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Slitherine Addresses Issues in Broken Arrow Demo

Steam Next Fest was a great opportunity to try a lot of game demos but sadly the Broken Arrow demo – one of my most anticipated – suffered substantial issues. Performance issues, incomplete features and lack of a QoL features and tutorials causing players problems are understandable and to be expected in a very early look like this. However, in my time with the game, I was plagued with crash issues preventing my and a lot of other people from starting the game or progressing far through the one demo mission in it. I had planned to give my first impressions of the demo but when I could not play the game too long, an article criticising it for that is not terribly useful or helpful. This is a good opportunity however to combine our impressions of the demo with Slitherine’s response to feedback, which is always excellent to see from a developer and publisher.

Broken Arrow is an RTS that feels like a hybrid of the deep and more realistic gameplay of the Wargame series combined with the faster pace and more arcadey nature of World in Conflict. It follows several recent entries to the genre in Regiments and Warno, both of which are good in their own right but don’t manage to fully scratch the itch for me. What we managed to play of Broken Arrow in the demo was extremely promising. The core of the game – the combat – was hard, fast, and vicious. Units responded well to commands and the balance between the power, durability and utility of armour and infantry was well represented. Infantry caught in the open by an autocannon wielding IFV would get shredded, but infantry moving building to building were relatively durable and man portable anti-tank munitions did their job well in such cases. Only one indirect fire unit was available in the mortar LAV but it was useful as expected, even substantially damaging the softer top armour of vehicles with direct hits. Aircraft were expensive and powerful but perhaps too vulnerable – auto use of countermeasures will help with this.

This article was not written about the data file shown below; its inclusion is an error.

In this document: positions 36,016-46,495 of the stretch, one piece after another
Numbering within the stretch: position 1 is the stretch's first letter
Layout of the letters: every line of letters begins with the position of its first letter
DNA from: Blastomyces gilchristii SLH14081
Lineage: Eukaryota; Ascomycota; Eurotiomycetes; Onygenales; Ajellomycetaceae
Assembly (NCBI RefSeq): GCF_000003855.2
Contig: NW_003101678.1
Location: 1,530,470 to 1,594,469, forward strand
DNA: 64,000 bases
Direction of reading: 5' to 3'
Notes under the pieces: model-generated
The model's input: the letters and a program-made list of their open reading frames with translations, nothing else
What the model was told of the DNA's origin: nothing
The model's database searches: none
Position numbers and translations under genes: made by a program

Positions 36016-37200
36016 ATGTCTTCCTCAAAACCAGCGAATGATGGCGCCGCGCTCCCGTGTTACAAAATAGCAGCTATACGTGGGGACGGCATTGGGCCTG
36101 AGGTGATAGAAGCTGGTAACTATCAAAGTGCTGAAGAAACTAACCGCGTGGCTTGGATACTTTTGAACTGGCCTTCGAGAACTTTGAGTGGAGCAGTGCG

It’s raining men!

Well represented too was supply – your units only carry so much ammo so once they’re out of their very limited stock of heavy weapons, your infantry are far less useful. To remedy this, you can call in supply units to deliver a supply item deployed to the ground that will replenish units nearby. In the demo this was only available through a truck but there will probably be an air resupply option too. Restocking your ammo was most urgent for infantry but IFVs and especially the mortars would run out of ammo too. This ties into the economy and balancing of your units as you can withdraw them to get a partial refund, which might be worth doing for a severely depleted infantry unit, but it will usually be more efficient to resupply where possible. An interesting mechanic here is that, if you can escort to safety the pilot that ejects from a shot down plane, you will get a partial refund still which is very nice for the very expensive air units.

The multi-stage mission format where you achieve objective A then B then C worked really well for the very large map. I crashed before objective C every time, so I didn’t get to witness the beach landing or get to call in naval fire support, but there was a lot of the map left to destroy. The skirmish mode control objectives will likely be the standard long-term gameplay, but it was good to see they were working on a full featured campaign as these are often afterthoughts in strategy games. Roster creation and a much larger selection of units will be available at release, and many of the units have substantial customization options so you can really customise how your army will fight – will you rely on MANPADS or vehicles for anti-air defence, will you bring dedicated fighter support, or will you use multi-role fighter bombers?

Whatever the question, the answer is always brrrrt.

The performance issues players suffered were quite wide ranging but the worst I found was when playing on high detail, the game would go from a smooth and beautiful 80+fps to a chunky 20fps once there were a lot of units in combat. Lowering the settings helped this substantially – although it would still crash – but it will be good to have this optimised since the game looked glorious on max settings. Also addressed was the limited language support – more languages will be supported at launch, and we can expect more and better battle chatter.

Lastly there will be substantial quality of life issues addressed such as double right click to make infantry sprint, the option for aircraft to automatically use countermeasures, a Line of Sight and Range tool, and so on. We expect a lack of QoL features in a demo but it’s good to see they will be addressed before release – one pet peeve of mine was the inability to bind pause to a hotkey. The game can be intense and having to click the pause button rather than smash space bar like usual was frustrating, though it might be better to get used to not using it before trying multiplayer!

On a related and very positive final note, we have confirmation of a multiplayer beta in Spring (Autumn for those of us in Down Under or otherwise southern hemisphere enabled) which will also be open to everyone. Hopefully a couple more months in the oven along with all the feedback and data from the demo will help iron out the technical issues so they can focus on balance next, the standard bugbear of multiplayer strategy games.

Broken Arrow is listed as coming soon on Steam and release could hopefully be sometime this year. To keep up to date with Broken Arrow, head over to the official website.


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